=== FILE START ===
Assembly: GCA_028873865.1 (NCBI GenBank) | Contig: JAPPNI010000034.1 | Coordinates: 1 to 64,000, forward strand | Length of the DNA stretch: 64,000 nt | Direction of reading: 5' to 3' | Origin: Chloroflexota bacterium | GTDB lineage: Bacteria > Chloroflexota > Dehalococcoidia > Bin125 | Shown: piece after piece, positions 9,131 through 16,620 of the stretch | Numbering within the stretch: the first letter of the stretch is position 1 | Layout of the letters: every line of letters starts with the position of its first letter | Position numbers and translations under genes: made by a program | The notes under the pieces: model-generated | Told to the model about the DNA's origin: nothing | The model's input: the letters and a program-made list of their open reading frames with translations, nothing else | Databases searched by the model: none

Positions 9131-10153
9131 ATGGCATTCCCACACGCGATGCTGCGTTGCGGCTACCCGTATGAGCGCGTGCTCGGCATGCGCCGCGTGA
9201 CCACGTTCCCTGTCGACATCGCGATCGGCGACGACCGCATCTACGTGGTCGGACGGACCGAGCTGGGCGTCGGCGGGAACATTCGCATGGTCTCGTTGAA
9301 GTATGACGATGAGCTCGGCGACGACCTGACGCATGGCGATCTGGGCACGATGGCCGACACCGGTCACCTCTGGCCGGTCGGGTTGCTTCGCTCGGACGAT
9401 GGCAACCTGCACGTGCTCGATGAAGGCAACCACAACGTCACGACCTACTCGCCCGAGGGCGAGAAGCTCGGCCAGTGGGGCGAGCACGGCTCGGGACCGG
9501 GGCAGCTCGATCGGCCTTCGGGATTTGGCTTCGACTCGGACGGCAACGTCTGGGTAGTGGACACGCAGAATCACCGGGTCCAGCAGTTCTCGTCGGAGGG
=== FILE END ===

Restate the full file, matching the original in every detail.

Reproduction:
Assembly: GCA_028873865.1 (NCBI GenBank) | Contig: JAPPNI010000034.1 | Coordinates: 1 to 64,000, forward strand | Length of the DNA stretch: 64,000 nt | Direction of reading: 5' to 3' | Origin: Chloroflexota bacterium | GTDB lineage: Bacteria > Chloroflexota > Dehalococcoidia > Bin125 | Shown: piece after piece, positions 9,131 through 16,620 of the stretch | Numbering within the stretch: the first letter of the stretch is position 1 | Layout of the letters: every line of letters starts with the position of its first letter | Position numbers and translations under genes: made by a program | The notes under the pieces: model-generated | Told to the model about the DNA's origin: nothing | The model's input: the letters and a program-made list of their open reading frames with translations, nothing else | Databases searched by the model: none

Positions 9131-10153
9131 ATGGCATTCCCACACGCGATGCTGCGTTGCGGCTACCCGTATGAGCGCGTGCTCGGCATGCGCCGCGTGA
9201 CCACGTTCCCTGTCGACATCGCGATCGGCGACGACCGCATCTACGTGGTCGGACGGACCGAGCTGGGCGTCGGCGGGAACATTCGCATGGTCTCGTTGAA
9301 GTATGACGATGAGCTCGGCGACGACCTGACGCATGGCGATCTGGGCACGATGGCCGACACCGGTCACCTCTGGCCGGTCGGGTTGCTTCGCTCGGACGAT
9401 GGCAACCTGCACGTGCTCGATGAAGGCAACCACAACGTCACGACCTACTCGCCCGAGGGCGAGAAGCTCGGCCAGTGGGGCGAGCACGGCTCGGGACCGG
9501 GGCAGCTCGATCGGCCTTCGGGATTTGGCTTCGACTCGGACGGCAACGTCTGGGTAGTGGACACGCAGAATCACCGGGTCCAGCAGTTCTCGTCGGAGGG